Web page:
Happy Mother’s Day. This is the second Mother’s Day here in Ontario, Canada, where you can’t get together with your family (unless you live in the same home) and it adds a whole new level of appreciation for moms. Dads, too, of course, but today we are celebrating all things Mom.
I have three children. I remember well the hectic days when they were toddlers and the stressful years when they were on the verge of adulthood. And the last few years I have been blessed to witness an amazing transformation as one of my sons became a father. And, just recently, we received the joyous news that our daughter is about to become a mother this autumn. Something exciting and wonderful to think about in these un-ending lockdowns.
To all the mothers out there…to all those who take on the role of mother…to those who care for, nurture, provide wisdom and guidance for those in their care, I thank you. We thank you. Our mothers are the centers of our universe.
For those who have lost their mothers, I understand how that feels. I miss my mother every single day. I remember the laughter we shared, the wisdom she imparted and the life lessons she taught me. Her spirit lives on.
A simple and quick and very fun project, I changed this inexpensive table lamp, shade and all, in a few hours from white and boring to something more unique.
For this project I went to my go-to paint: Annie Sloan Chalk paint. It is very versatile and can be used to paint a variety of surfaces without any time-consuming prep work.
I used Annie Sloan Graphite for the lamp base and bands around the shade. For the shade body I used Annie Sloan Duck Egg.
The lampshade was a boring beige-color burlap. I decided to highlight the bands on the top and bottom and paint the entire shade.
I used green painters tape to cover the band and painted the body of the shade first with the Duck Egg blue chalk paint. I did two coats (allowing about 30 mins between coats) and then removed the tape and taped off above and below the band and used a flat 1″ art brush to paint the bands with the Graphite chalk paint. Note that the fabric essentially soaks in the paint so when you turn the lamp on, there will be variations on the shade which makes for a very cool effect.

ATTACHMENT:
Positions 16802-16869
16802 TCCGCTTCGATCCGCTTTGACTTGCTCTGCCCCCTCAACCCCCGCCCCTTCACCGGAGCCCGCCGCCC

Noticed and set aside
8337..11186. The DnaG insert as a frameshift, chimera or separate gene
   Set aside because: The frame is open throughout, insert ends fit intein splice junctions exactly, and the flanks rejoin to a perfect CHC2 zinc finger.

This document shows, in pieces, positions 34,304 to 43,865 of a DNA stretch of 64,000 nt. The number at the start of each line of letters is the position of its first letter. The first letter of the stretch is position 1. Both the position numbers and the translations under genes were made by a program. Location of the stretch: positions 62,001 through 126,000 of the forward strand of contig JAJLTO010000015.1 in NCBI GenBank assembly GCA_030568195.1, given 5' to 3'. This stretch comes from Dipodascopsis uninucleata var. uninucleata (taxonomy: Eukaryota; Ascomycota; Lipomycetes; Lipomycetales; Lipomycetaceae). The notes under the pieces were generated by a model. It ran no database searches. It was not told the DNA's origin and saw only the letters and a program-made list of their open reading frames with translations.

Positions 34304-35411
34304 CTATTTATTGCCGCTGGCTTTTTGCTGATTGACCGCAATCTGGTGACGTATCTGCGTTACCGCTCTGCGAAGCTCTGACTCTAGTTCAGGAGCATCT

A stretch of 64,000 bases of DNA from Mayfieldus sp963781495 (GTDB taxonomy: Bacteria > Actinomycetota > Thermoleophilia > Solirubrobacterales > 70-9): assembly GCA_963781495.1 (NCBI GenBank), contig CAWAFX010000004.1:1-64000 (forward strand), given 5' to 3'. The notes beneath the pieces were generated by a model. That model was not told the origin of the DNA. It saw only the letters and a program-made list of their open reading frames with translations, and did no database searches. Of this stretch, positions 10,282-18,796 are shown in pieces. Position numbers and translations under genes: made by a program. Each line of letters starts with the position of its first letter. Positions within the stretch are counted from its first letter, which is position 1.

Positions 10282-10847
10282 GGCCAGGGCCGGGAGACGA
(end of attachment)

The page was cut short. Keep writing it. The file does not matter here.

Lessons learned: Note that if you paint the shade a dark color, you will probably lose a little of the light’s function. So I wouldn’t recommend painting a fabric shade if the light is being used for task lighting.
The boring white base (some kind of plastic) was shiny and looked inexpensive. While latex paint would not adhere to such a shiny surface without sanding or priming, I did nothing to this base before applying the paint. Two coats of Graphite chalk paint. The first coat is always thin looking.
I let the paint dry (approximately 20 minutes) and put on the second coat. That was all that was required.
Then I put a lightbulb in, attached the shade and put the new lamp in place.
The beauty of these little DIY projects is that you can completely personalize your home. Having a difficult time finding just the right accent piece? Find something plain and boring (and, in this case, less than $25) and do it yourself! You’ll be so happy you did!
** I do not get paid to promote any type of paint or any of the supplies. These are just products I have used and adore and have used in various applications with great results.
I pondered green in all its connotations from leaves and stems and beauteous gems and jealousy’s damnation
I love the greens I nibble on for lunch and dinner, too I love the greens of apples and pears and melon’s honeydew
in retrospect the color green colors so much of my world in popsicles and jellybeans and lollipops gently swirled in fabrics for clothing and home décor in gym bags and umbrellas in sparkling eyes of girls and guys and one particularly special fella